ULAANBAATAR (Scrap Monster): Mongolia’s mining sector output will grow to US$11.5bn by 2015, marking a fourfold increase from 2010 levels of US$2.6bn. Most of this rapid growth will occur in 2012 and 2013 as the Oyu Tolgoi mine comes online.
Mongolia is set for a rapid increase in production of copper, gold and coal leading to fast growth in the mining sector. It is expected that a dramatic reversal of the trend of static growth in mining output, with rapid rates of growth across the mining complex over the coming years, according to Fast Market Research.
An annual average growth rate of 31.4% in gold output to reach 791kozpa (thousand ounces per annum), and 46.2% growth in copper production to 720ktpa (thousand tonnes per annum) is expected between 2011 and 2015.
The phenomenal rates of growth in copper and gold output will be largely driven by the Oyu Tolgoi mine, a joint venture (JV) between Rio Tinto and Ivanhoe Mines, which is due to come online in 2013. This mine is set to be one of the largest copper and gold mines in the world and will make Mongolia a significant producer of both metals.
In terms of coal production, an annual average growth rate of 17.0%, reaching 27.0mntpa (million tonnes per annum) by 2015 is forecasted. This increase will be driven by South Gobi, a subsidiary of Ivanhoe, which is increasing production at Ovoot Tolgoi, the country's largest coal mine, to 6.5mntpa by 2014.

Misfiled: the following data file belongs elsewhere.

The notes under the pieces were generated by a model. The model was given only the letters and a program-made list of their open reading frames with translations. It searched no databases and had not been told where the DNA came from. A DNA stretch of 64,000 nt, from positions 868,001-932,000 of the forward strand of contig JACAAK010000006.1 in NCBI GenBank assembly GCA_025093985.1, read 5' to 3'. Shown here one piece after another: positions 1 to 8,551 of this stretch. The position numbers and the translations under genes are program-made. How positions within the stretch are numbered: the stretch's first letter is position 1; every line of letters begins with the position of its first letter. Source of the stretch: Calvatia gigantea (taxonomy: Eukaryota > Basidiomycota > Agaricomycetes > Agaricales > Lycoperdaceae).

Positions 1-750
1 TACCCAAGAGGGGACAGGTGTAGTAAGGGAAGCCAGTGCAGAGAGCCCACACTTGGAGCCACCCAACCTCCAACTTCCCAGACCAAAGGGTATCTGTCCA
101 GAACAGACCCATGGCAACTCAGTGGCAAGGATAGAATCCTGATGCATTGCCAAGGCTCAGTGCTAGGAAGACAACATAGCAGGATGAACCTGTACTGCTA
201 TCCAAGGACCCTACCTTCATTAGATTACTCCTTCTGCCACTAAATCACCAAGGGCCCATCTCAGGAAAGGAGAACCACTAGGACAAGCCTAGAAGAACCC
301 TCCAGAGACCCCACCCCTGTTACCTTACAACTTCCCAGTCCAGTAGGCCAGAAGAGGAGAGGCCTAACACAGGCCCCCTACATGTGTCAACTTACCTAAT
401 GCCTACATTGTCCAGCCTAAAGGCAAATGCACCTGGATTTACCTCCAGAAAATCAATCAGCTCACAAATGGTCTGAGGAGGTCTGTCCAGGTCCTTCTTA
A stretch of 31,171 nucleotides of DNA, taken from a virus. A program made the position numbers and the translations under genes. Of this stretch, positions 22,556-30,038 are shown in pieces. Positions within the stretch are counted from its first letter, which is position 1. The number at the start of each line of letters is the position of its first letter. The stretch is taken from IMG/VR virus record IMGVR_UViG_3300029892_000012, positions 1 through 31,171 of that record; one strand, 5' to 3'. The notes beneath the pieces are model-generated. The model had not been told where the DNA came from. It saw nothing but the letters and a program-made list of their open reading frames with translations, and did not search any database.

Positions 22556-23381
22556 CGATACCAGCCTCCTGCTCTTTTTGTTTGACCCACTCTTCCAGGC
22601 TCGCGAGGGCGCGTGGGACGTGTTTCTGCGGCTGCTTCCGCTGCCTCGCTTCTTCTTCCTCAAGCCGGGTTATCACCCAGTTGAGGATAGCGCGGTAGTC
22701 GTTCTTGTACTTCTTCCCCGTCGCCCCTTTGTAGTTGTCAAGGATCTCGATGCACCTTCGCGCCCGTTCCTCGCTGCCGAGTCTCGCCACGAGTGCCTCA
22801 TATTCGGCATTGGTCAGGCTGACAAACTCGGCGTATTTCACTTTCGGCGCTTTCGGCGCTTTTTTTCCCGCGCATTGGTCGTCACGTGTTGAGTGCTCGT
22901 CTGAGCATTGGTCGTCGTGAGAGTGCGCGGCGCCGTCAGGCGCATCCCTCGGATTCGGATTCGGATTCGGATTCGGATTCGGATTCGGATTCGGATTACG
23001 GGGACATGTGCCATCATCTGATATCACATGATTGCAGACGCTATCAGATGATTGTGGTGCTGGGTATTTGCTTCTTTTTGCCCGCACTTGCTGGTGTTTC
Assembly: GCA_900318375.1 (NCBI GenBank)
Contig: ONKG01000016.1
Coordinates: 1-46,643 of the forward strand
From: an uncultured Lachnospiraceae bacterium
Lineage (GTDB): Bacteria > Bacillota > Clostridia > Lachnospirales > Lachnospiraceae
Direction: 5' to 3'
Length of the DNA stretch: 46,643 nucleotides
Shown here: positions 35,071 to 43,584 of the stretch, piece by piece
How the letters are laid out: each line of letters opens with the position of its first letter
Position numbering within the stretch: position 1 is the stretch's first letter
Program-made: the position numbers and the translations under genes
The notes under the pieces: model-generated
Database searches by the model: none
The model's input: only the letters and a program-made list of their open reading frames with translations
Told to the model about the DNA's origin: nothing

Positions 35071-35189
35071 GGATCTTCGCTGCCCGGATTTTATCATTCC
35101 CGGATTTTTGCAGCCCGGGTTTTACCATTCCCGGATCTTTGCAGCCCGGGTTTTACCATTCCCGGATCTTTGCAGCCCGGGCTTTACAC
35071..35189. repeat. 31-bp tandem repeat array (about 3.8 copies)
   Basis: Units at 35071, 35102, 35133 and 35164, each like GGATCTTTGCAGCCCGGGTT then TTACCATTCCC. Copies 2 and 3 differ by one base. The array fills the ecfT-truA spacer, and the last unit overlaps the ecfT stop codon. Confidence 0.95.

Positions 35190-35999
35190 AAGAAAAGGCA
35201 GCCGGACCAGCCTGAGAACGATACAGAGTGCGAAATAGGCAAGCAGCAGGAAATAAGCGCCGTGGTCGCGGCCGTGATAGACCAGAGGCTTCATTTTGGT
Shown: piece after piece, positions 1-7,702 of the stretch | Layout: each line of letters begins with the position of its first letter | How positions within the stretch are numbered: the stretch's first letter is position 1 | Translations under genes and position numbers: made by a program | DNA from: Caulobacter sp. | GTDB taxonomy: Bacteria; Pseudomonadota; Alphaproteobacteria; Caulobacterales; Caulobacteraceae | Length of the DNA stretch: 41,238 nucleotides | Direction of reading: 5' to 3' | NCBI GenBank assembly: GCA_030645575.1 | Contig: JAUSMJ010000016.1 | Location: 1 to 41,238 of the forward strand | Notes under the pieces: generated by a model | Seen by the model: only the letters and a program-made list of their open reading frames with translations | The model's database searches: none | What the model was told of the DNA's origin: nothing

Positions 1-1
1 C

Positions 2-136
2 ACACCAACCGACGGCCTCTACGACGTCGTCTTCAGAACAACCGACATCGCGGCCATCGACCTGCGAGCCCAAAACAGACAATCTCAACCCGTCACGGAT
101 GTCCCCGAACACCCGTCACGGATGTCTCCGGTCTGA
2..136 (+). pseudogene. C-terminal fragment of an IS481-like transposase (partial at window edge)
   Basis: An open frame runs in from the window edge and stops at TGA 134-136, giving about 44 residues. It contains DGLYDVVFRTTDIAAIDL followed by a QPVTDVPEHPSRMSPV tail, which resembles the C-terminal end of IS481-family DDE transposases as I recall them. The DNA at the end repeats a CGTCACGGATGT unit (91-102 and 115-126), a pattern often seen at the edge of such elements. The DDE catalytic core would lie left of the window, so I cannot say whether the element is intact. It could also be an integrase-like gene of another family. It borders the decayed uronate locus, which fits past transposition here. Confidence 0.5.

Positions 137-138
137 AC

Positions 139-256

This growth will reverse the decline experienced over the last three years. There are substantial upside risks to coal outlook as the Tavan Tolgoi mine, currently owned by the Mongolian government, is due to commence output by 2015.
The annual production figures have yet to be released, but the mine is believed to contain 6bnt (billion tonnes) of reserves, making it one of the world's largest untapped coal deposits. Aside from these developments, Mongolia has great potential for further growth in mining output across all metals as very little of the country has been mapped. Therefore, it is likely that significant deposits of minerals are yet to be discovered.
Mongolia has made significant progress over the last decade to improve its business environment. Most importantly, the government recently rescinded the 68% windfall tax which had been a great impediment to foreign investment into the country.
The repeal of the tax led to a wave of investment including the completion of the Oyu Tolgoi agreement, which will bring billions of dollars of investment into the country. Recently, however, there has been a slight deterioration in the country's business environment as the government suspended almost half of the country's mining licenses on environmental grounds, having previously cancelled two exploration licenses for the Canadian miner Khan Resources.
Mongolia's mining sector is dominated by Rio Tinto and Ivanhoe, but other smaller companies are active including Centerra Gold and Erdene Gold, both of which have substantial exploration projects.
Mongolia’s mining sector will become more fragmented going forward with numerous companies tempted by the country's mineral potential. Indeed, in addition to Rio Tinto and other large-scale miners to enter the Mongolian mining sector, such as Vale, tempted by the country's considerable undeveloped coal reserves.